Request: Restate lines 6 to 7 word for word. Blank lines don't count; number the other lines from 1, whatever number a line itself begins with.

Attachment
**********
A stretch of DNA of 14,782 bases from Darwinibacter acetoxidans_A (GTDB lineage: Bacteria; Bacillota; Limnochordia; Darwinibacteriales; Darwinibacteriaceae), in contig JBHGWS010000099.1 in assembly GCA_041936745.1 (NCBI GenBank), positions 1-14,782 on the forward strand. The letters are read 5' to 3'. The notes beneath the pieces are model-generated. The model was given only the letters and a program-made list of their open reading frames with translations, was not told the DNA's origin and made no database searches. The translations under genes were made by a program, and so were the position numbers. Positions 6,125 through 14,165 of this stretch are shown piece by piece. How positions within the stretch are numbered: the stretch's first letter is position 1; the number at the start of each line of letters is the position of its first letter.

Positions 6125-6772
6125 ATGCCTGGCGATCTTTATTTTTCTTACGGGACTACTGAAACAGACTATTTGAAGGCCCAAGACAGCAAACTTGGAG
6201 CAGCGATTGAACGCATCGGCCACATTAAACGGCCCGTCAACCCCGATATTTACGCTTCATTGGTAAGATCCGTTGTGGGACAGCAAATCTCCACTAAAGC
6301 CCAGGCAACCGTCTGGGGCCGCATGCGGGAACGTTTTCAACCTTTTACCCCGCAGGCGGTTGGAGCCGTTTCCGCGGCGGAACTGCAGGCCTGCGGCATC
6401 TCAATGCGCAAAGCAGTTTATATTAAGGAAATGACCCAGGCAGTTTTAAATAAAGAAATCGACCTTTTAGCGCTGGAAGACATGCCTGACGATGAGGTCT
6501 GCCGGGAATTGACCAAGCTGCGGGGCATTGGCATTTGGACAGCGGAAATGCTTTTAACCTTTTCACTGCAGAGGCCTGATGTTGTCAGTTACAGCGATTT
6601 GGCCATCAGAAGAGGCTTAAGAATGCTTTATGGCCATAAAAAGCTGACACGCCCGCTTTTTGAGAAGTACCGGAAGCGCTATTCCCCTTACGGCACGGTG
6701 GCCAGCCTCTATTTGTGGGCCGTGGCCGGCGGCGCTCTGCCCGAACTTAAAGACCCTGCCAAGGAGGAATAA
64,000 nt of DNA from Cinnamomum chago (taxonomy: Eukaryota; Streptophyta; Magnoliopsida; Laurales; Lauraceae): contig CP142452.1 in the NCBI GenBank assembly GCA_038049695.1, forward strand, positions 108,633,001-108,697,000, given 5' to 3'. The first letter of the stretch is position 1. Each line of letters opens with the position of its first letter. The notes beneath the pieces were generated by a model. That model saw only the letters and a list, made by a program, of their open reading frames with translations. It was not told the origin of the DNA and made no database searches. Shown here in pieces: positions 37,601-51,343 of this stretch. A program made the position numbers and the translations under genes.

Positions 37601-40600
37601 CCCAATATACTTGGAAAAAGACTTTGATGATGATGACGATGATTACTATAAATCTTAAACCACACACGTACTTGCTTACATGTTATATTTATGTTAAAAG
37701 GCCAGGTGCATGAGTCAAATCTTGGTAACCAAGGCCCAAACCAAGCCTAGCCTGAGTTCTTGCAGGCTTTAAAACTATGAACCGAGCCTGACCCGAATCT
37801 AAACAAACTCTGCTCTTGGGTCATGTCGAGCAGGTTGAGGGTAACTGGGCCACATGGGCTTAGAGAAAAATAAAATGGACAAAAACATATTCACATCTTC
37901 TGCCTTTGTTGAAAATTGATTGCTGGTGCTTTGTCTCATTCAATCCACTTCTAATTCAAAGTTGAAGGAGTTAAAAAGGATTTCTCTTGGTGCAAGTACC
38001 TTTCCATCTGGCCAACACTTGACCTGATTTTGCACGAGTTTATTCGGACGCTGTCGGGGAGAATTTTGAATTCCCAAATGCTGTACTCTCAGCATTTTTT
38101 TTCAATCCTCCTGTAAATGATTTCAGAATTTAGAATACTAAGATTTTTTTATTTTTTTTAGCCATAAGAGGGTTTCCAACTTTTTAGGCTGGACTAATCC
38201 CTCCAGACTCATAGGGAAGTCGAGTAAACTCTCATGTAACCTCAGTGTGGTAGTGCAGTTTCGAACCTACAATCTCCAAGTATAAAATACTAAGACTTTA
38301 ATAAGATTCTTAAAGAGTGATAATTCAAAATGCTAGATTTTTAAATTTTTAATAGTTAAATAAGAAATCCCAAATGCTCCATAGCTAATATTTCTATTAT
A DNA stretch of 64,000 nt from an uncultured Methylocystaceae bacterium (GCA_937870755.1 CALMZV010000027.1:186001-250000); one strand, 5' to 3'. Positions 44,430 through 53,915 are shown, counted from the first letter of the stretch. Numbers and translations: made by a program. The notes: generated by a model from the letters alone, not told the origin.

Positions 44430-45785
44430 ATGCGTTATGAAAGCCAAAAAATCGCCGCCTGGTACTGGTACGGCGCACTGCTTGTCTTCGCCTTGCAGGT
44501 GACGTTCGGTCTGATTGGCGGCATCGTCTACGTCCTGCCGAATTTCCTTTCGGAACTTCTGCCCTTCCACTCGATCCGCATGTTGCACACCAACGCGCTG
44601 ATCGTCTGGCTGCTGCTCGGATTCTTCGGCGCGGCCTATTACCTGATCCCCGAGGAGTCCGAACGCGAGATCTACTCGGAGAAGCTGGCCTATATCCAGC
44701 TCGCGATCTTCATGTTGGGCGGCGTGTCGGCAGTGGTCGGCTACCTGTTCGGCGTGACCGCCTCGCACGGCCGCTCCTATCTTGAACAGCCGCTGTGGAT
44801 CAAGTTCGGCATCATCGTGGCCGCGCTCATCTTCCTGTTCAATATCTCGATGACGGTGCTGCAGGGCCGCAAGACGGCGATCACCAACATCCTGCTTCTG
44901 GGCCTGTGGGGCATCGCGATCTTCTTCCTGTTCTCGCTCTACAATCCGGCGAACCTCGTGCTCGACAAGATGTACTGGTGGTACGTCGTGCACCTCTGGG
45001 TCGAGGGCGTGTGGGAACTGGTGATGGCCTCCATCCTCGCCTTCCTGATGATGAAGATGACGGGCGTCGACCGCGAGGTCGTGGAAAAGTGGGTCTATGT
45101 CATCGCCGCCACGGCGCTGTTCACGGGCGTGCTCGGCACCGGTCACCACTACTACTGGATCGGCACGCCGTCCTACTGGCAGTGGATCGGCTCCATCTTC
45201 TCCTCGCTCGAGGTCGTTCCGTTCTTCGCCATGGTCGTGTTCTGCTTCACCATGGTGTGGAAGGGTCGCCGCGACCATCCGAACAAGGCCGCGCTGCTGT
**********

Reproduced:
6401 TCAATGCGCAAAGCAGTTTATATTAAGGAAATGACCCAGGCAGTTTTAAATAAAGAAATCGACCTTTTAGCGCTGGAAGACATGCCTGACGATGAGGTCT
6501 GCCGGGAATTGACCAAGCTGCGGGGCATTGGCATTTGGACAGCGGAAATGCTTTTAACCTTTTCACTGCAGAGGCCTGATGTTGTCAGTTACAGCGATTT